At the outset, convener, I want to make a very strong point. This morning, I listened with astonishment to a man called Paul Scully on “Good Morning Scotland”—to the best of my knowledge, I have never met him—who is, apparently, the UK’s small business minister. I want to quote what he said during his interview because it is absolutely untrue, but also because it indicates the changing story.
Speaking about the bill, Paul Scully said:
“Part of the reason that we are in this place in the first place”
“we were dealing with common frameworks to try and build things to consensus”—
I agree with that so far.
“But the Scottish Government pulled out of that some time ago, and we need to get them back to the table to make sure that we can build that consensus, because this is good for Scottish business.”
Later on, he said:
“The reason that we’re legislating in the first place is ... because the Scottish Government walked away from some of the common frameworks discussions that we were having last year.”
That is categorically untrue. We have been working solidly on the frameworks with the UK Government. I said to the committee the last time that I appeared in front of it that we wish to complete that process, that we wish the frameworks to be negotiated and agreed, and that we will operate those as if they are all in place from 1 January 2021—the day after transition.
There is no danger at all of a difficulty with the single market. The common frameworks were designed to deal with that matter. Unfortunately, it is the UK that is now walking away from the common frameworks, because it wants to force all the devolved Administrations to accept really bad trade deals and much lower standards.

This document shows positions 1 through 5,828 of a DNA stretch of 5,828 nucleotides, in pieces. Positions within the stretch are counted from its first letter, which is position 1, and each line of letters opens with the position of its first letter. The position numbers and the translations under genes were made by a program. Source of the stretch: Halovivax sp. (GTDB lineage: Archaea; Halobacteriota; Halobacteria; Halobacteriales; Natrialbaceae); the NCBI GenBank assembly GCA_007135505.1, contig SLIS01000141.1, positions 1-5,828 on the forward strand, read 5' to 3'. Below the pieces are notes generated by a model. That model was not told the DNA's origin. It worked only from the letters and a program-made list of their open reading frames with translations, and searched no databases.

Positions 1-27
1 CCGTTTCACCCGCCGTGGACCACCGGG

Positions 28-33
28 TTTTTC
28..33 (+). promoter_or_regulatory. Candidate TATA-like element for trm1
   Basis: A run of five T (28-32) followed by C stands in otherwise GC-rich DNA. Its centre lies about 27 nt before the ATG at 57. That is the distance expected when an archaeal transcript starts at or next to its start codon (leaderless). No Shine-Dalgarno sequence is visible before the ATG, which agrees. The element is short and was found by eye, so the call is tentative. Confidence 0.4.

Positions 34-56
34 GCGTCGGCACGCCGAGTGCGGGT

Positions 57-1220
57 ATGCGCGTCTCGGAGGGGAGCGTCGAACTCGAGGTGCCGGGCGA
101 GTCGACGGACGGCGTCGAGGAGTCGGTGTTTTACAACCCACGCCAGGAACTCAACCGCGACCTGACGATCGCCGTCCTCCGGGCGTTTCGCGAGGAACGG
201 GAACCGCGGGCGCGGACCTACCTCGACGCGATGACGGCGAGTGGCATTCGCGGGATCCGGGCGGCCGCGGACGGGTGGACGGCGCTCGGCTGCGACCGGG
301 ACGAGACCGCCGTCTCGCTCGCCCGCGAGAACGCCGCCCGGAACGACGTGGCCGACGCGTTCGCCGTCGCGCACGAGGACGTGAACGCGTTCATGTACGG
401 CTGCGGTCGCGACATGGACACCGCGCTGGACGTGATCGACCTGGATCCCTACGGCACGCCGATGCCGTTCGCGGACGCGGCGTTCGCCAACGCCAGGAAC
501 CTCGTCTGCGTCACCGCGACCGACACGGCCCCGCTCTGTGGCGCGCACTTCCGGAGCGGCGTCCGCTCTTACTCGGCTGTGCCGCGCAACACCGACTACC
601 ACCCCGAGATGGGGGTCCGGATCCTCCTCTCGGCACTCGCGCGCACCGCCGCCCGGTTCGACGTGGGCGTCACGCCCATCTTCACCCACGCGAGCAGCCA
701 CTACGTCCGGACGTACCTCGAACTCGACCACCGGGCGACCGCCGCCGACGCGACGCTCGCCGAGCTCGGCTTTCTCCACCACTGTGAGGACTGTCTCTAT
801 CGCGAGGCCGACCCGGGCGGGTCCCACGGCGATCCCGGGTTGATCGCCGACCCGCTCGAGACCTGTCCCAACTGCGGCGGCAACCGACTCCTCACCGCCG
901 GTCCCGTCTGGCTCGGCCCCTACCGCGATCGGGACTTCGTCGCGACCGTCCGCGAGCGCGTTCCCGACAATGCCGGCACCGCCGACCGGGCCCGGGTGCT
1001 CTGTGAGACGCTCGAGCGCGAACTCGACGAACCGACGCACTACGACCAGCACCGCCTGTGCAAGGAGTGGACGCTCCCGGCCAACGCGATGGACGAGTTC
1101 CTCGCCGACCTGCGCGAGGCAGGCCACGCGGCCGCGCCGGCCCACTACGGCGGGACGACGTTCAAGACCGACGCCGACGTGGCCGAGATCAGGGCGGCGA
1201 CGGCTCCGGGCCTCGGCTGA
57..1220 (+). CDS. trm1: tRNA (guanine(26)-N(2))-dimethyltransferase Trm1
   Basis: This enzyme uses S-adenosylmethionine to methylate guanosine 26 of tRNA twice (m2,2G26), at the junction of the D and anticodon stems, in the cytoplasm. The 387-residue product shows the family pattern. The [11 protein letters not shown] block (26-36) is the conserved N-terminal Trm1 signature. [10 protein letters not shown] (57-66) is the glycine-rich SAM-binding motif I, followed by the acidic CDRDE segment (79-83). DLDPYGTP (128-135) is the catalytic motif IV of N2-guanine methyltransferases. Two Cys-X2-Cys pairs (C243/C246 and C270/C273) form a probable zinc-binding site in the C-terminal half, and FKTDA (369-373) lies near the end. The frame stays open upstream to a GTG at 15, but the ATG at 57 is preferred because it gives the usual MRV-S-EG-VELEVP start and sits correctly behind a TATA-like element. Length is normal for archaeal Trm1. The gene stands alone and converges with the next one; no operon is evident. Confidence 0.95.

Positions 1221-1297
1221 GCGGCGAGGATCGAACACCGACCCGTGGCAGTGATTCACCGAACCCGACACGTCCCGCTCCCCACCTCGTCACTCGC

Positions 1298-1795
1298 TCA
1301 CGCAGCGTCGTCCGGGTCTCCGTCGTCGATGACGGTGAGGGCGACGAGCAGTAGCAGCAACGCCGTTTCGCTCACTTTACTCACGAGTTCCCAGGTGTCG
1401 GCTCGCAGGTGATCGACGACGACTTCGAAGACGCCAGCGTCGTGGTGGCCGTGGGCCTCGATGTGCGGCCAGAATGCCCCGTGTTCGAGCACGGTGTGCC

I ask Mr Scully to withdraw his remarks, which are absolutely untrue. I presume that they are made out of ignorance. If they are not, the situation is even more serious than we think.
Again on the theme of the common frameworks, the legislative consent memorandum states:
“The common frameworks approach provides all of the claimed objectives of the Bill in guaranteeing market access across the UK”.
However, the UK Government states that,
“as Frameworks are limited to a specific number of policy areas, they ... will not be able to provide a comprehensive safety net for businesses and consumers.”
Do you agree that the frameworks
“are limited to a specific number of policy areas”?
What is the Scottish Government’s view? Where have things got to with the common frameworks, given the comments by Paul Scully that you cited?
I do not agree that the frameworks are limited. They cover a wide range of areas. Indeed, they cover those areas specifically because all the other 156 areas that we looked at did not need common frameworks, as arrangements were already in place that would more than adequately deal with the relationships between the four nations.
However, if any of the four nations consider that there is a weakness or a gap, they have only to say so, and we can work hard to get that framework in place. I heard Michael Gove say that some weeks ago. I made it absolutely clear to him at the time that, if he can identify an area in which he does not think the common frameworks are effective, or an area that is not covered by them, we will quickly deal with that by negotiation.
We have a number of common frameworks ready to go. We can accelerate that process. However, we can also operate as if they are in place, because we know what they cover.
I have in front of me two of the consultation documents on the common framework on food and feed safety and hygiene. That framework gives complete coverage of the issues and what should take place. Moreover, it says that there can be dispute resolution within it and there can be agreement on how it operates. That is exactly what the frameworks are meant to do; that is the way in which we should work together. That was agreed. We agreed the principles and how to progress matters.
Even at this late stage, I ask the UK Government to come back from the brink and work on the common frameworks. It will find that the three Administrations with which it is in dispute—Wales and Northern Ireland have also voted against the UK Government’s approach—want to do that. I ask the UK Government to come back to the table and we can get the common frameworks to work well.